• In Tampa, I was asked about ammunition. American Airlines says "ammunition must be packed in its original packaging." TSA puts it more reasonably by allowing "packaging that is specifically designed to carry small amounts of ammunition" (FYI, TSA specifically outlaws ammo stored in magazines). I had brought two boxes of ammunition, packed in their original factory boxes. The gal asked whether the ammo exceeded 11 pounds (it did not) and whether it was in its original packaging (it was).
  • In Denver, no questions were asked about ammunition, and I volunteered no information about it.

Clearing TSA Security

After checking your firearms, the next step will be clearing security. Again, my own recent experience while flying: 

  • In Tampa, I walked a short distance with an airline employee to the TSA area. There, I was told to wait outside until one of the TSA employees waved that everything was okay. After delivering the case, the American Airlines fellow headed back to the bag check area, while I stood as my gun case was put through an X-ray machine. This was routine, and soon I proceeded to the gate. 
  • in Denver, after checking my gun case, it was put on a cart by a young airline employee, when then escorted me to the TSA area, where once again I was instructed to remain outside an open doorway. This time, the airline employee stood with me while a TSA employee put my case through an X-ray machine.

    After a few minutes, the employee brought the case over, put it on a table near the doorway, and asked me to unlock it. This I did, holding on to the padlocks per her instructions. Then I followed her instruction to step back a pace or two while she eyeballed inside the case. After a short perusal, she laid another piece of paper inside the case and asked me to close and lock it.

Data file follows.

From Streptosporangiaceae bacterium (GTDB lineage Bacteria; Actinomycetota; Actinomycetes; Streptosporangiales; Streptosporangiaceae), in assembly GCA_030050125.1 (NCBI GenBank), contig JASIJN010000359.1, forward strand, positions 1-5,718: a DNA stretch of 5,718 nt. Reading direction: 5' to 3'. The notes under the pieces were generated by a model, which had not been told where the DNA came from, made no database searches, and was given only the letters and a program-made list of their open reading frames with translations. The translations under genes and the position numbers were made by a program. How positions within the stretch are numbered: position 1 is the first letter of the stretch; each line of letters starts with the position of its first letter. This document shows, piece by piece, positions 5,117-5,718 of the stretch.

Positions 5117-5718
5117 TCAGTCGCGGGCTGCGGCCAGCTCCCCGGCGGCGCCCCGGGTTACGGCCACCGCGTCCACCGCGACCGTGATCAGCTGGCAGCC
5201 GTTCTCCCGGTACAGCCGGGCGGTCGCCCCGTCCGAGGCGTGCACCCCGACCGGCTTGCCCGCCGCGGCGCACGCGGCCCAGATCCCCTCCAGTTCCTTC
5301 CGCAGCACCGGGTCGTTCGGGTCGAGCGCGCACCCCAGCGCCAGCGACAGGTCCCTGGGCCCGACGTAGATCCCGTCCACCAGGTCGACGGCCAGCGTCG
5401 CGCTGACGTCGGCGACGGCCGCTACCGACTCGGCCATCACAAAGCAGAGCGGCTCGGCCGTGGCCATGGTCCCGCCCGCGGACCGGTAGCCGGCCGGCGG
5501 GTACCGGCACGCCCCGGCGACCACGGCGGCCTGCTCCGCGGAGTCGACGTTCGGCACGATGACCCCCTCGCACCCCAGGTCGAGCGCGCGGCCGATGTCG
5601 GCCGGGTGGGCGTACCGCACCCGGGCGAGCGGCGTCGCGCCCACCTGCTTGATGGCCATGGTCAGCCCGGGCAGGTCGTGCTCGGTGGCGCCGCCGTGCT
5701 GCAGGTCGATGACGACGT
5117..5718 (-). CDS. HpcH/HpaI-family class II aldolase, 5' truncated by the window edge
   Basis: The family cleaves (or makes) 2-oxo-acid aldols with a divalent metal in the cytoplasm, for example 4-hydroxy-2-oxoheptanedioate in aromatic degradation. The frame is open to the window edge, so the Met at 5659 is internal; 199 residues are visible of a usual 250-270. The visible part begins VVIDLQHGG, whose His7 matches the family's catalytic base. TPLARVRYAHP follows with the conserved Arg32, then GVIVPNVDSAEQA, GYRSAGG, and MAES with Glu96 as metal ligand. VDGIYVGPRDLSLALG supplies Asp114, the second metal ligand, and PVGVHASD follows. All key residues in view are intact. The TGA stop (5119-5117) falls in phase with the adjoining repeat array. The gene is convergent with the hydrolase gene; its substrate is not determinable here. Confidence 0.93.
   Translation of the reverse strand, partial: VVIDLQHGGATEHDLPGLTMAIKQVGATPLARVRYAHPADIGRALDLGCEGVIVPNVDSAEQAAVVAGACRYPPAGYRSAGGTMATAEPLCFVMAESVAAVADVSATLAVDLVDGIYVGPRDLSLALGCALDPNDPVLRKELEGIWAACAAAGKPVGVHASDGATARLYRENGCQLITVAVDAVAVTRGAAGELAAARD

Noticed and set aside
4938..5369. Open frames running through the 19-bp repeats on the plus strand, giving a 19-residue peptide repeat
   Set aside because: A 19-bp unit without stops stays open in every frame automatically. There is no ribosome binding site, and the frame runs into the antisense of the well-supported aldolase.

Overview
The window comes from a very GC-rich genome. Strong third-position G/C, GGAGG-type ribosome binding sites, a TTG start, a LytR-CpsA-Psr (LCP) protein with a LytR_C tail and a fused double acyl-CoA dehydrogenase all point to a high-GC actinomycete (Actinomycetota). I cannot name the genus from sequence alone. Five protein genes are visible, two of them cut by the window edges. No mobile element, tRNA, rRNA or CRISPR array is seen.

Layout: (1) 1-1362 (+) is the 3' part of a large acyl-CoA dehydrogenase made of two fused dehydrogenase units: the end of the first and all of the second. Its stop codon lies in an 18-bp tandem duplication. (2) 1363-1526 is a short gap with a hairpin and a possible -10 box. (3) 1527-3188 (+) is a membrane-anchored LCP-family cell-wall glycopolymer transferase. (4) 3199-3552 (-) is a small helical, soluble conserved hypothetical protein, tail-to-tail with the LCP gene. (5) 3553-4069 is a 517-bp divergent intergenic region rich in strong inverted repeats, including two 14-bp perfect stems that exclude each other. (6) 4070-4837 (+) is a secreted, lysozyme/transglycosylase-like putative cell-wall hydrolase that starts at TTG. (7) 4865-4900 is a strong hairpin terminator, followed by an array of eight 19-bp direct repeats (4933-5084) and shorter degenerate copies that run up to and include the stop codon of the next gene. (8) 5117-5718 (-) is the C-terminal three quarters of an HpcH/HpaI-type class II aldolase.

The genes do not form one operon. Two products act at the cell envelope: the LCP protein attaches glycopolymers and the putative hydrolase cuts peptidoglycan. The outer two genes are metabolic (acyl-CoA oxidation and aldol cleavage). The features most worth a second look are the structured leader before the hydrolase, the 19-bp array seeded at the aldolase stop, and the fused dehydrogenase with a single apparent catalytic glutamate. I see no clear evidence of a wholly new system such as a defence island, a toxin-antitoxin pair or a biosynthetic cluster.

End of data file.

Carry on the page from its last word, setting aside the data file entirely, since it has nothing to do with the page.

The case was then released from TSA's custody into the care of the airline employee, and he wheeled it away on his cart to be loaded on the aircraft. 
     

    Reclaiming Your Gun Case

    The way you reclaim your gun case can vary at different airports.  Again, my experience:

    • When I arrived in Denver, I stood by the conveyor and got my suitcase, but the gun case did not show up. An announcement over the PA said they had bulky items for claim in the office, including gun cases. After presenting my ID, the gun case as released to me and I was on my way. 
    • In Tampa, my gun case came out on the conveyor, just like the suitcases. One of the latches was hanging open, but it was undamaged and the case was not open. This confirmed for me the need to pack my firearms in a sturdy, well-made gun case. 

    Conclusion

    As of this writing, my experiences on two commercial flights while transporting guns has been smooth, requiring no more than about five or ten additional minutes added to my travel time. But the procedure can vary from airline to airline and from airport to airport.  Take the time to learn about TSA and airline requirements, and be prepared to spend a few extra minutes when you fly with a gun. And it might not be a bad idea to carry a printout of TSA firearms & ammunition regulations, just in case you run across someone who doesn't know the rules they're supposed to be following.